Submitted: The Two Sides Team April 12, 2013
Google, in partnership with the University of Maryland and the UN Environment Programme, has developed a tool to help prevent deforestation. Global Forest Watch 2.0, which will launch later this year, is an interactive, real-time, forest monitoring system. It uses satellite technology, data sharing and human networks around the world to provide information to better managing forests.
Global Forest Watch 2.0, which will launch later this year, is an interactive, real-time, forest monitoring system. It uses satellite technology, data sharing and human networks around the world to provide information to better managing forests.
The World Resources Institutes Nigel Sizer, director of the global forests initiative, says real-time forest monitoring systems have helped countries enforcement efforts. In the Brazilian Amazon, for example, deforestation rates have dropped 80 percent since 2004, Sizer says. And Gabon is investing millions of dollars to improve access to satellite imagery and remote sensing for a new forest management program.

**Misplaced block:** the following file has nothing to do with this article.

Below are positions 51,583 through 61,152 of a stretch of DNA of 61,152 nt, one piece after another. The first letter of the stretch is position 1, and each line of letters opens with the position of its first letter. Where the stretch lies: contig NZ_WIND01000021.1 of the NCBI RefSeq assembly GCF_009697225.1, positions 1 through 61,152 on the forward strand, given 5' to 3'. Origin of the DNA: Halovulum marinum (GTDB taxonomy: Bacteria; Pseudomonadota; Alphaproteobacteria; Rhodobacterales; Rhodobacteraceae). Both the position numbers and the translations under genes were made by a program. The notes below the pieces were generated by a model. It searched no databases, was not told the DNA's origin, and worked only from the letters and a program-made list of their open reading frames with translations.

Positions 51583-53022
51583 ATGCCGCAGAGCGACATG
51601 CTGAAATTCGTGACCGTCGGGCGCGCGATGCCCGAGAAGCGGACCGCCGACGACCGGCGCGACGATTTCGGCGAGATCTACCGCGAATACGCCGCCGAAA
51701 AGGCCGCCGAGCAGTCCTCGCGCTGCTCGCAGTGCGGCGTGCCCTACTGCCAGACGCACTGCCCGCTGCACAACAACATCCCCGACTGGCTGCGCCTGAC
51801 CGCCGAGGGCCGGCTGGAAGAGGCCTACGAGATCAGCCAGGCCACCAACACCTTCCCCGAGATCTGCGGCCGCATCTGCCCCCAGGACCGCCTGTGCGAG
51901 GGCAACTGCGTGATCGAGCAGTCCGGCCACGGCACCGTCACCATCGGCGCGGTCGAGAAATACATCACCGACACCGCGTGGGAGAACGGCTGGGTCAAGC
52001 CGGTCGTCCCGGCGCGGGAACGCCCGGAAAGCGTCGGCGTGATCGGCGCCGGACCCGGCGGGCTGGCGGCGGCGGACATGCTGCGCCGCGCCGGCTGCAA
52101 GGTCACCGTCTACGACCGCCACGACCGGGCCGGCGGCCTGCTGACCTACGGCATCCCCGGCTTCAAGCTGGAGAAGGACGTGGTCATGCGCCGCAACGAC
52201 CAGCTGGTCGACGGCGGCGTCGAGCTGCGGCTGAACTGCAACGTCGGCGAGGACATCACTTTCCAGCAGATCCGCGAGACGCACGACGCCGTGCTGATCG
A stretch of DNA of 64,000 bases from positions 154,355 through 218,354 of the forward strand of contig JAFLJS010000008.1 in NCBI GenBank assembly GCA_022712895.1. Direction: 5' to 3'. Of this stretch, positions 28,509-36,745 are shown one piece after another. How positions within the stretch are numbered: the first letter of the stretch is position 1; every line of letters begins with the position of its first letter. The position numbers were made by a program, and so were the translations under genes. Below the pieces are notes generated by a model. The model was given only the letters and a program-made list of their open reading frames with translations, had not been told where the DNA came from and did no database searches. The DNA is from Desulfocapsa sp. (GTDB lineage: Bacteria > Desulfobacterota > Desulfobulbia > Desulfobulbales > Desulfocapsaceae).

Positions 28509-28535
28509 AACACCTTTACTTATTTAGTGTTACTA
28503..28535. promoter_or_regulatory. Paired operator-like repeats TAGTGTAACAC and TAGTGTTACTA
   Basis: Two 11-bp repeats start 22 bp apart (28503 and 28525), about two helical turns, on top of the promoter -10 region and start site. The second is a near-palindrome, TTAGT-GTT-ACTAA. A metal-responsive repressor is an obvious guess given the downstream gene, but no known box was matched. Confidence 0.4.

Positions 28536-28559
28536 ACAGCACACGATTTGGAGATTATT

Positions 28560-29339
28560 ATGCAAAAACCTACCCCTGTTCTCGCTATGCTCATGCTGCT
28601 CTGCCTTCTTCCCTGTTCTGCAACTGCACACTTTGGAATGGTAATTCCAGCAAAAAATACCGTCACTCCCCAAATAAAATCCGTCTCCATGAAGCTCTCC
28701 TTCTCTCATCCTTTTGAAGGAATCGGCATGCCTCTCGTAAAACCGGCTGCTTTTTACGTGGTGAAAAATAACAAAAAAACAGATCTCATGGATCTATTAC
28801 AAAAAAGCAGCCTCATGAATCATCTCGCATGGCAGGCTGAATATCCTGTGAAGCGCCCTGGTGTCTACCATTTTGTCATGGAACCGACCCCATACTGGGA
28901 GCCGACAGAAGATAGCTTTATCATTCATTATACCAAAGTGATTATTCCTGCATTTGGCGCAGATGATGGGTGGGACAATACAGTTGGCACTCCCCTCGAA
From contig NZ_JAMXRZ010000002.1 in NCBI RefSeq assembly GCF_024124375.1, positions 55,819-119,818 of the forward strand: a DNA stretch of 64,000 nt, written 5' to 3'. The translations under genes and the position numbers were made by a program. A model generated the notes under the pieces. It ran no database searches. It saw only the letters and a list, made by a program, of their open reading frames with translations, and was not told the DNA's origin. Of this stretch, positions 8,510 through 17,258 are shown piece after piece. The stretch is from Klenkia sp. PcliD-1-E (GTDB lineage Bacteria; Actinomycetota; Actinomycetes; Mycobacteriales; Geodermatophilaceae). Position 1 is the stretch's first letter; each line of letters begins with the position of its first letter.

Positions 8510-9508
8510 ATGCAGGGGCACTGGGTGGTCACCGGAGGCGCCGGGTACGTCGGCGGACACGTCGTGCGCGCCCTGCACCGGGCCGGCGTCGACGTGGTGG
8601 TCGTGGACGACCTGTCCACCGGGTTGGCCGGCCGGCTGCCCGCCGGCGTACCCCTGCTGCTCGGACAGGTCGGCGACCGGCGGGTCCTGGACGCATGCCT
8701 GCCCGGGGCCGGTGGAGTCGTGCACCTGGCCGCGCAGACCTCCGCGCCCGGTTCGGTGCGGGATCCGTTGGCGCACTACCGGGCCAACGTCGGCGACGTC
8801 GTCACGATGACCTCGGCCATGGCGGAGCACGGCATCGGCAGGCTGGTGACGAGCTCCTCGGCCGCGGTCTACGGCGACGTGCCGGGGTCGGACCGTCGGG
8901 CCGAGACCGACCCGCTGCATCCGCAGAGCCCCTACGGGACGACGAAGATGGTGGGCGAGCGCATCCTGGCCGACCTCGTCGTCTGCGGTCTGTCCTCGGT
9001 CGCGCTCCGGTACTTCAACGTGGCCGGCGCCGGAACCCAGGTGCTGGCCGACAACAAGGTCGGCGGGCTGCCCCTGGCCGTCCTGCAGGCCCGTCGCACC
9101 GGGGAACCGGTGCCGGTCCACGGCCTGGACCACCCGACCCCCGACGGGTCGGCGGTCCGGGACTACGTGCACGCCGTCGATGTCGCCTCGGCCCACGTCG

But, Sizer says, those responsible for forests in many countries still lack access to timely information on what is happening to their forests. Information is not up to date, it is expensive to gather, and the information-gathering process is very technical. This is a problem in both developing and developed countries, he says.
Global Forest Watch 2.0, using satellite and remote sensing technology combined with human networks, aims to address these barriers to sustainable forest management, the groups involved say.
Google Earth Engines team provides access to cloud computing-based forest cover information. Meanwhile, high-speed internet connectivity enables sending data and forest maps processed in North America, Europe or Singapore to laptops and mobile phones in Jakarta, Kinshasa, Lima, Vladivostok and around the globe. Also, smartphones can be used by anyone in the field to download maps and satellite images, as well as upload GPS coordinates and photographs from the ground.
In addition, crowdsourcing using simple web interfaces allows large numbers of people to gather and share information, participate in forest monitoring, and hold decision-makers accountable. Social media outlets can spread information quickly, help communities organize and mobilize people to act.
Global Forest Watch 2.0 isnt the first environmental monitoring tool to partner with Google. Last summer, the California Air Resources Board launched a tool using Googles mapping technology that allows users to locate major sources of greenhouse gases and examine the emissions of each facility.